Reasons is normal for a healthy and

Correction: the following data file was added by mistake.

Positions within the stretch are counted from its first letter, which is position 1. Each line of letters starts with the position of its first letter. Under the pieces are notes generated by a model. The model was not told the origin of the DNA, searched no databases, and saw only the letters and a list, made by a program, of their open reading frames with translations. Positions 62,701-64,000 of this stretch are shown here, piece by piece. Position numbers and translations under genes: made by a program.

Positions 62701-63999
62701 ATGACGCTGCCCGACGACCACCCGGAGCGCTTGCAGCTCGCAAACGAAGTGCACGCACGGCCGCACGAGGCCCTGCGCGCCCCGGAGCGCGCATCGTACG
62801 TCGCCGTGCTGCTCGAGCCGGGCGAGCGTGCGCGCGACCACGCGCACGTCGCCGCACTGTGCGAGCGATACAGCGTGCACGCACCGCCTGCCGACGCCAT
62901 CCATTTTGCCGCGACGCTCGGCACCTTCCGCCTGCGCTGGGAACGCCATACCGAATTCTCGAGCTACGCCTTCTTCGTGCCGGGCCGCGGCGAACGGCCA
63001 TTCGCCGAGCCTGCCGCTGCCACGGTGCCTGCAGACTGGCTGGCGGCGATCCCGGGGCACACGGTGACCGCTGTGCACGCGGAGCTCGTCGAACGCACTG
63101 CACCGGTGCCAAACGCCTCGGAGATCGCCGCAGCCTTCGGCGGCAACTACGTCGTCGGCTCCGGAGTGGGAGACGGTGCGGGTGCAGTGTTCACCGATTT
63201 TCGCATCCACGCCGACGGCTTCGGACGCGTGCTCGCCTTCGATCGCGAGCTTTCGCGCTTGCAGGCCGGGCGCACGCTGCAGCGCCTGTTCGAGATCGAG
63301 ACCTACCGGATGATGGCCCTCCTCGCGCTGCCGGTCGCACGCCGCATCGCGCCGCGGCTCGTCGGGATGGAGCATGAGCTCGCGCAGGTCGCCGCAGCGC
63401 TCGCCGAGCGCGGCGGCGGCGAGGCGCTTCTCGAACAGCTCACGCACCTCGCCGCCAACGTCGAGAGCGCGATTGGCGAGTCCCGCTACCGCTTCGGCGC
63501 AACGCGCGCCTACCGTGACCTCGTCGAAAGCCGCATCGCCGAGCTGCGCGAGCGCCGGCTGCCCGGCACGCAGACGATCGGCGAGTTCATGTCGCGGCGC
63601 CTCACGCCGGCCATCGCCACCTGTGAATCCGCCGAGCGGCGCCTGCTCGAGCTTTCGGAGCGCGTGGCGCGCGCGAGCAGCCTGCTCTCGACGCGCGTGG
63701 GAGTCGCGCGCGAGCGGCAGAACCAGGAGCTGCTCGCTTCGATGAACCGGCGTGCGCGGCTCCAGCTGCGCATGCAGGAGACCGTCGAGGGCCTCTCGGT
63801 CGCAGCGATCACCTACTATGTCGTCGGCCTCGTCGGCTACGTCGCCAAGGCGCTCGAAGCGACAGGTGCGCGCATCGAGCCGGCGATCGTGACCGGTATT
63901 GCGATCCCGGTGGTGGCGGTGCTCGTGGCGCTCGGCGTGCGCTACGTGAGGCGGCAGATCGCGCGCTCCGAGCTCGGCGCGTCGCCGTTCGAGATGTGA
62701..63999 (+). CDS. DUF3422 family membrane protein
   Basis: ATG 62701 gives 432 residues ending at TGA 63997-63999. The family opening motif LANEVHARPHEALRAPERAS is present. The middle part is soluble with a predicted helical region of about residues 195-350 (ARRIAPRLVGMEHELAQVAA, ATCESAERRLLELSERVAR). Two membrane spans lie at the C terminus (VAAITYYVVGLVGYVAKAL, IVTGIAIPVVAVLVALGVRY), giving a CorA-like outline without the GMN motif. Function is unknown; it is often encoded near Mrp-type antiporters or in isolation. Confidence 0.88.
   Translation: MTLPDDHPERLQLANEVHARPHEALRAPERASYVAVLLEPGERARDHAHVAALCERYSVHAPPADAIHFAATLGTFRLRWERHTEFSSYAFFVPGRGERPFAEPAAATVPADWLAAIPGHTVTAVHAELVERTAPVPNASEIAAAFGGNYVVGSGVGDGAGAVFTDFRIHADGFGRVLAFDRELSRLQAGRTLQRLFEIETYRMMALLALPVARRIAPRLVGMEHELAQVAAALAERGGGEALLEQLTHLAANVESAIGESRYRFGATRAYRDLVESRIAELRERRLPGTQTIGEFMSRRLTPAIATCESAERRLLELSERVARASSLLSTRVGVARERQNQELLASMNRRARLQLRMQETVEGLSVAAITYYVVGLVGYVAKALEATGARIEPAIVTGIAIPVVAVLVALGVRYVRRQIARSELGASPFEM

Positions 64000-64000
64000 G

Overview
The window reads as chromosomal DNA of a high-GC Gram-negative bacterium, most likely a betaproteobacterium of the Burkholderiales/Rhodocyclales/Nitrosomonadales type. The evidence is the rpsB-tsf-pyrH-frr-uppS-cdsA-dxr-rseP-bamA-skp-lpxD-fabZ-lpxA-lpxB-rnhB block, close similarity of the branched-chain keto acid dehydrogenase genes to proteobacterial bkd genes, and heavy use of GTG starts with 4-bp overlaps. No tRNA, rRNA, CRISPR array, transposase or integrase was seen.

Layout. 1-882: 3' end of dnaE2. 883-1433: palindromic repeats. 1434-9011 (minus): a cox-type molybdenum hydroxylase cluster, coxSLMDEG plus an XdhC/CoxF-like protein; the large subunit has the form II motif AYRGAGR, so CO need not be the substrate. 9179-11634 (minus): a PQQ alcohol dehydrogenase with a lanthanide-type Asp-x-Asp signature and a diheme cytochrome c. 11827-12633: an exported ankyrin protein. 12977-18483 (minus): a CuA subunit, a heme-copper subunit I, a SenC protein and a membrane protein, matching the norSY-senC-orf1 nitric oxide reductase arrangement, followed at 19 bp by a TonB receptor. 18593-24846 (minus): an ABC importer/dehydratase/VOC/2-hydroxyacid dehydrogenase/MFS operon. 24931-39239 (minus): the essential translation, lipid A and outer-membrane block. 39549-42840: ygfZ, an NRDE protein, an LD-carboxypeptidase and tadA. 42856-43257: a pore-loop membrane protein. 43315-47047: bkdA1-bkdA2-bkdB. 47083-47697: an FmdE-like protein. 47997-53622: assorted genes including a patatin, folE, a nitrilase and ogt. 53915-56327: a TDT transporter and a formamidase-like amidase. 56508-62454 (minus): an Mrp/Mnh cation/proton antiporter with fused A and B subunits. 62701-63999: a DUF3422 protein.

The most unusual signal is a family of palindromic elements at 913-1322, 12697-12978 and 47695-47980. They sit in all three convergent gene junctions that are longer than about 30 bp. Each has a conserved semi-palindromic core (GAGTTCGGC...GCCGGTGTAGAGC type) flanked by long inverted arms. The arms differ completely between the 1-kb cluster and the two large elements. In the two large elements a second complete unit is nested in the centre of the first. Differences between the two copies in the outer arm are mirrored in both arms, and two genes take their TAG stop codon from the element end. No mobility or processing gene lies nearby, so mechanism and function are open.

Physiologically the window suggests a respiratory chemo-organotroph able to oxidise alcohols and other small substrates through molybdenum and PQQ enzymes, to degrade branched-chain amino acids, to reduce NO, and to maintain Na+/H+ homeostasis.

Reasons why voluntary turnover is a problem and what organisations can do to retain their highly talented and motivated employees Introduction   Since the inception of economic globalization, both local and international markets are becoming more and more competitive where human resources play the major role (Guha & Chakrabarti 2015). Therefore, human resource becomes an important resource to organizations. It helps organizations keep competitive. Thus, how to retain human resources becomes a serious problem for many organizations. In the essay I argue the reasons why voluntary turnover is a problem for organisations and analyse the strategies to retain talented and motivated employees. The below articles summarize the reasons and strategies of voluntary turnover.      The first part of the essay will briefly introduce and outline the reasons why voluntary turnover becomes a big problem to the organizations. Then the essay will focus on strategies organizations can take to solve this problem.Reasons why voluntary turnover is a problem   Human resource, sometimes called human capital has distinctive functional capabilities that control and augment both physical capital and other resources. As a result, organizations are significantly depending on their employees as the bearers of human capital for achieving or maintaining competitive advantages (Guha & Chakrabarti 2015). Voluntary turnover means that organizations lose human resource, therefore lose a competitive advantage.     Staff turnover problems always occur when employees are not satisfied with their reward. This turnover behavior is to find a higher development platform, a greater space for development to prove their ability. It is normal for a healthy and up-going business organization to maintain an appropriate turnover ratio, no need to treated too seriously. Such appropriate employee mobility should be incorporated into the normal human resource management framework rather than treated as an exception (Tae, Gerhart,  Weller & Trevor 2008). Actually, appropriate turnover rate can improve the creativity and flexibility of the organization. We will focus more on inappropriate turnover.   Studies have found that voluntary turnover creates financial and structural stress on the organizations (Ghadi 2017). When it happens, company has to recruit a new employee to replace the position left by the staff. Generally, it is necessary to train new staff before they assume the position. But the result is that the cost of training new employees is more expensive than the cost to maintain the current staff. (Anvari, Jianfu & Chermahini 2014). According to a survey, after an employee left, from finding a new person to successfully replace, the cost is up to 1.5 times to retain the old employee. More seriously is that if the one who turnover is a key member of the organization, the cost will be higher. Because the employee may take away the key technologies and information, so that the work related to the enterprise paralyzed. Once the key control points are taken away, announced or the original customer information is lost, the company will suffer huge economic losses, leading to decline in performance.     Also, emotions related to pay satisfaction might have distinctive consequences for the decision to stay with/exit the organization. Staff who voluntary turnover will affect negative to the staff that stay (Nica 2016). After someone turnover, the organization manager has to face psychological risks of the rest employees. The psychological risks refer to the negative impact that turnover employees may have on other employees of the company. Turnover behavior will undercut the morale of employees and reduce their enthusiasm for hard work. Poor handling of the psychological problems of turnover employees can cause the employees that turnover bring panic among business, causing efficiency losses because of turbulent staff, even can cause violence to the company.   Voluntary turnover will also reduce the company’s reputation (Babalola?Stouten?Euwema?2016). The turnover behavior always shows the conflict between employees and companies, leaving a bad expression on the company. Moreover, employee turnover often involves labor disputes (Nica 2016). Because as long as employees go to the arbitration department to appeal, the company will not only lose the economic interests, more importantly, it will destroy the company’s image.   An enterprise with frequent staff changes has more short-term behaviors on its employees, which is detrimental to the long-term development of the company (Nica 2016). In the frequent flow of employees, the company will miss a lot of opportunities for development.Strategies to retain employees   Addressing factors that influence employees’ intentions to voluntary leave their jobs must be a main concern for organizations seeking to reduce financial losses related to training of new employees and organizational productivity. (Ghadi 2017). March and Simon (1958) divided employees’ decision-making behaviors into individual’s “Decisions to Perform” and “Decisions to Participate”. They were the first who tried to integrate labor market and individual behaviors for studying employees’ turnover behaviors. Their Organizational Equilibrium Theory indicates clearly that the movement desirability and perceived mobility by employees are the most important theoretical precursor variables for their turnover behavior.  i.         Focus on the individual growth of employees   The first strategy is pay attention to the individual growth of employees and their career development. Employees first as an individual in the organization, so enterprises should pay attention to the growth of individual employees, improve personnel training mechanism, provide staff with continuous improvement of their skills learning opportunities, a reasonable plan to their career and use a scientific approach of human resource management to reduce employee turnover. When workers feel highly valued by their organization, they reciprocate by displaying a variety of positive outcomes, comprising reduced turnover intention and actual turnover. (Dysvik & Kuvaas 2013). When workers find their future in the organization, they are keeped by the organization successfully. Meanwhile, an organization that concentrate on employees’ growth can also attract talents. After attracting and retain talents, the problem of voluntary turnover solved.     ii.         Build trust between employees and leaders   A study investigated the mediating effect of on-the-job embeddedness on the relationship between trust in supervisor and turnover. Survey data were collected among 471 employees of a restaurant chain in Indonesia. Results showed that job embeddedness mediated the relationship between trust in supervisor and turnover intentions. Turnover intentions were positively correlated with actual voluntary turnover 15 months later. The results confirmed that the trustworthiness of supervisors affects the quality of the relationships between supervisors and employees (Purba, Oostrom, Born & Van 2016). Hence, low levels of trust must be addressed as soon as possible in order to maintain a healthy environment in which employees are able to develop their job embeddedness. Setting aside the conceivable detrimental consequence of the frequency of change on workers’ intention to exit the organization, an ethical leader establishes a setting which workers feel they harmonize with, are evaluated impartially, enhancing their sense of worth, which transfigures into the choice to less likely exit the organization. Workers tend to become more confidently disposed toward change if leaders are perceived as principled.(Babalola, Stouten & Euwema 2016). An ethical leader helps build a high level of trust between employees and supervisor, thus helping reduce voluntary turnover.      Giacalone, Jurkiewicz & Fry (2005) who stated that relationship between workplace spirituality and employees’ work-related behaviors could be correlated indirectly via the inclusion of employees’ emotions and interpersonal relationships. Yet, it can be argued that the direct effect of workplace spirituality on turnover intentions is supplemented by effects on employees’ evaluations of their emotions and interpersonal relationships taken in the workplace. It means voluntary turnover intention is influenced by the employees’ interpersonal relationships, which connects with corporate culture and communication. If a staff working in an environment where he/ she enjoys and feels involved, then he/she wants to stay.   Building on the above literature review and discussion, it is plausible to think that employees high in spirit hold specific values and characteristics (e.g. sense of community, meaning in work, self-esteem, integrity, self-worthiness and value fit). A work environment where the values of self-fit with organizational values produces attached workforce who engage their whole self in the organizational activities. More specifically, perceiving an organization as a place that nourishes spiritual needs reduces emotional deprivation and enhances social companionship which in turn affects employees to reduce their turnover intentions. On the other hand, when the work prevents employees from the opportunity to develop spiritual needs, they stay because they ought to, thus, increasing feelings of loneliness in work and turnover intentions (Ghadi 2017). Work spirituality will negatively affect loneliness in work, such that the greater the feelings of spirituality at work the lower the feelings of loneliness in work (Ghadi 2017).   iii.         Establish a staff-approved corporate culture   Thus, to improve the feelings of spirituality at work, organizations must establish a staff-approved corporate culture. Corporate culture means the culture of an organization, perhaps influenced by its founder, dominant group, history, structure and systems, leadership, and management styles (Doyle 2011). It contains a very rich content; its core is the spirit and values of the enterprise. The values here do not refer to all kinds of cultural phenomena in business management but to the values that employees in enterprises or enterprises hold in their business activities. The culture brings recognition, and it enhances the sense of belonging of employees. Also, contributing significantly to the motivation of employees (Mihaela & Bratianu 2012). Such an organizational culture reflects the alignment of organizational goals with personal goals so that individual values ??and aspirations of employees can be reflected in organizational goals, so that employees can feel comfortable staying in the organization working for common goals.Conclusion   In conclusion, the reasons why voluntary turnover is a serious problem to organizations include below: huge economic lost, psychological risks, reduce the company’s reputation and labor disputes. Companies will lose a lot of opportunities to develop if voluntary turnover rate is too high.   An important point is that we need to face voluntary turnover problem critically. It is normal to have voluntary turnover in a healthy enterprise, we need to focus when the rate is inappropriate and it becomes an issue, especially when the company lose high performance employees. Three ways to help organizations retain their highly talented and motivated employees are focusing on the individual growth of employees and their career development, building a high level of trust between employees and leaders, and establishing a staff-approved corporate culture. Reference List: Anvari, R, Jianfu, Z, & Chermahini, S 2014, ‘Effective strategy for solving voluntary turnover problem among employees’. Procedia – Social and Behavioral Sciences, vol. 129, pp. 186-190. Available from: ScienceDirect. 21 January 2018. Babalola, Mayowa T, Jeroen Stouten, and Martin Euwema 2016, ‘Frequent change and turnover intention: the moderating role of ethical leadership’, Journal of Business Ethics, vol. 134, no. 2, pp. 311-322. Available from: ProQuest. 21 January 2018. Doyle, C 2011, ‘ Corporate culture’, A Dictionary of Marketing. Oxford University Press. Available from:http://www.oxfordreference.com/view/10.1093/acref/9780199590230.001.0001/acref-9780199590230-e-0425. 21 January 2108. Dysvik, Anders, and Bård Kuvaas 2013, ‘Perceived job autonomy and turnover intention – the moderating role of perceived supervisor support’, European Journal of Work and Organizational Psychology, vol. 22, no. 5, pp. 563-573.Available from: ProQuest. 21 January 2018. Ghadi, M 2017, ‘The impact of workplace spirituality on voluntary turnover intentions through loneliness in work’. Journal of Economic and Administrative Sciences, vol. 33, no. 1, pp. 81-110. Available from: ProQuest. 21 January 2018. Giacalone, R.A., Jurkiewicz, C.L. & Fry, L.W 2005, ‘From advocacy to science: the next steps in workplace spirituality research’, Handbook of Psychology and Religion, Guilford Press, New York, NY, pp. 515-528. Available from: ProQuest. 21 January 2018.Guha, S., & Chakrabarti, S 2015, ‘Effects of intrinsic and extrinsic factors on voluntary employee turnover?: an alternative exposition’. Anvesha, vol. 8, no.3, pp. 34-41. Available from: ProQuest. 21 January 2018. March, JG & Simon, HA 1958, Organizations.In.New York: Wiley, thesis. Available from: ProQuest. 21 January 2018. Mihaela, V & Bratianu, C 2012, ‘Organizational culture modelling’. Management & Marketing,vol. 7, no. 2, pp. 257-276. Available from: ProQuest. 21 January 2018. Nica, E 2016, ‘Employee voluntary turnover as a negative indicator of organizational effectiveness’. Psychosociological Issues in Human Resource Management, vol. 4, no. 2, pp. 220-226. Available from: ProQuest. 21 January 2018. Purba, D, Oostrom, J, Born, M, & Van Der Molen, H. 2016, ‘The relationships between trust in Supervisor, turnover intentions, and voluntary turnover’. Journal of Personnel Psychology, vol. 15, no. 4, pp. 147-183.Available from: http://ovidsp.tx.ovid.com.ezproxy.library.uwa.edu.au/. 21 January 2018. Tae Heon Lee, Gerhart, B, Weller, I, & Trevor, C 2008, ‘Understanding voluntary turnover: path-specific job satisfaction effects and the importance of unsolicited job offers’ , Academy of Management Journal, vol. 51, no.4, pp. 651-658. 21 January 2018.